Psychology Today has stumbled upon that which I covered (albeit more crudely) more than 6 years ago:
Maybe it's the cyclist in the park, trim under his sleek metallic blue helmet, cruising along the dirt path... at three miles an hour. On his tricycle.
Or perhaps it's today's playground, all-rubber-cushioned surface where kids used to skin their knees. And... wait a minute... those aren't little kids playing. Their mommies—and especially their daddies—are in there with them, coplaying or play-by-play coaching. Few take it half-easy on the perimeter benches, as parents used to do, letting the kids figure things out for themselves.
Then there are the sanitizing gels, with which over a third of parents now send their kids to school, according to a recent survey. Presumably, parents now worry that school bathrooms are not good enough for their children.
Consider the teacher new to an upscale suburban town. Shuffling through the sheaf of reports certifying the educational "accommodations" he was required to make for many of his history students, he was struck by the exhaustive, well-written—and obviously costly—one on behalf of a girl who was already proving among the most competent of his ninth-graders. "She's somewhat neurotic," he confides, "but she is bright, organized and conscientious—the type who'd get to school to turn in a paper on time, even if she were dying of stomach flu." He finally found the disability he was to make allowances for: difficulty with Gestalt thinking. The 13-year-old "couldn't see the big picture." That cleverly devised defect (what 13-year-old can construct the big picture?) would allow her to take all her tests untimed, especially the big one at the end of the rainbow, the college-worthy SAT.
Behold the wholly sanitized childhood, without skinned knees or the occasional C in history. "Kids need to feel badly sometimes," says child psychologist David Elkind, professor at Tufts University. "We learn through experience and we learn through bad experiences. Through failure we learn how to cope."
Messing up, however, even in the playground, is wildly out of style. Although error and experimentation are the true mothers of success, parents are taking pains to remove failure from the equation.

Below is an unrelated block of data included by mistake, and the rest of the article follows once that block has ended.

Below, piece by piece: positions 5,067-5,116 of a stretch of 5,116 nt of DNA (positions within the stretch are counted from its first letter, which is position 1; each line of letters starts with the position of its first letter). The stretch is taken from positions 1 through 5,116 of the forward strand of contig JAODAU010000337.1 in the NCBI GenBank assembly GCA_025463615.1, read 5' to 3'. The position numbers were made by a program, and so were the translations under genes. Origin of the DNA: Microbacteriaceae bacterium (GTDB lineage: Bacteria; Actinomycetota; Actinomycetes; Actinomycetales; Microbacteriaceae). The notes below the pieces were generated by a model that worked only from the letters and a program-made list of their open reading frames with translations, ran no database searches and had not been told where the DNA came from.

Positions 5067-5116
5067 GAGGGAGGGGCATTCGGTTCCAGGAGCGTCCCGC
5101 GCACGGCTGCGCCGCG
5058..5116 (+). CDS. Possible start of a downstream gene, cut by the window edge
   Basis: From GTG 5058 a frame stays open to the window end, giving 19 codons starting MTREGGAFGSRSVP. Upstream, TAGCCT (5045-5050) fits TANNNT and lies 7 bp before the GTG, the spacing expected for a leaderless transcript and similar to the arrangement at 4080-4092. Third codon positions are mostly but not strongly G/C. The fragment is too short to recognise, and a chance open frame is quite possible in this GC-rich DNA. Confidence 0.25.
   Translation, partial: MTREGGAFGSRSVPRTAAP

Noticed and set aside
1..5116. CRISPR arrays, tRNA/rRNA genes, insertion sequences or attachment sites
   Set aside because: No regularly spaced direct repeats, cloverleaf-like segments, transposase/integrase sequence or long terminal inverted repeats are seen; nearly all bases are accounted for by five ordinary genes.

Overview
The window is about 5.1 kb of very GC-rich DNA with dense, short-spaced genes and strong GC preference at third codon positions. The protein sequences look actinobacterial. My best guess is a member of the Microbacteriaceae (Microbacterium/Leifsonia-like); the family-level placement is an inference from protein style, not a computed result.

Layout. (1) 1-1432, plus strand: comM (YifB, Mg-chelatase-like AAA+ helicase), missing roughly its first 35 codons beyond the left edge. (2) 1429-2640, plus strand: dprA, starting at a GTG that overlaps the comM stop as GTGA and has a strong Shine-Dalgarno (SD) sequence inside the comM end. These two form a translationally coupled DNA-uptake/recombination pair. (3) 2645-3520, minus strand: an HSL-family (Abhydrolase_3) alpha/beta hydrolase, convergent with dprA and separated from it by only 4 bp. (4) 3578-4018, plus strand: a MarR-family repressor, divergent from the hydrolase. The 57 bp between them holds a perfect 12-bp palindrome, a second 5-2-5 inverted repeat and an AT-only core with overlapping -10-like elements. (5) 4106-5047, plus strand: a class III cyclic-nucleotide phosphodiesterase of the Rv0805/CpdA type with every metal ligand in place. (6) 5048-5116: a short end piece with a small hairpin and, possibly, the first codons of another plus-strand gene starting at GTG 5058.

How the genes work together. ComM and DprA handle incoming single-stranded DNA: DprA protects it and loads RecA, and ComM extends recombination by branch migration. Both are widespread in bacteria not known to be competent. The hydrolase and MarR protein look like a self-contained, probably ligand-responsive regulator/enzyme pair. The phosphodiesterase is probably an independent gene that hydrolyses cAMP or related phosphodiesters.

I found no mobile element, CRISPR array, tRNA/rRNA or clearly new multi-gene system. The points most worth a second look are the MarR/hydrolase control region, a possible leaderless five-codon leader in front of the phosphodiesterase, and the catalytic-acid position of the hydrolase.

"Life is planned out for us," says Elise Kramer, a Cornell University junior. "But we don't know what to want." As Elkind puts it, "Parents and schools are no longer geared toward child development, they're geared to academic achievement."
No one doubts that there are significant economic forces pushing parents to invest so heavily in their children's outcome from an early age. But taking all the discomfort, disappointment and even the play out of development, especially while increasing pressure for success, turns out to be misguided by just about 180 degrees. With few challenges all their own, kids are unable to forge their creative adaptations to the normal vicissitudes of life. That not only makes them risk-averse, it makes them psychologically fragile, riddled with anxiety. In the process they're robbed of identity, meaning and a sense of accomplishment, to say nothing of a shot at real happiness. Forget, too, about perseverance, not simply a moral virtue but a necessary life skill. These turn out to be the spreading psychic fault lines of 21st-century youth. Whether we want to or not, we're on our way to creating a nation of wimps.
There's tons more.
Frankly, it's more than a little depressing and does not bode well for the future.
We've lost something that spurred this country to greatness not too long ago.
Not sure how we're going to get it back.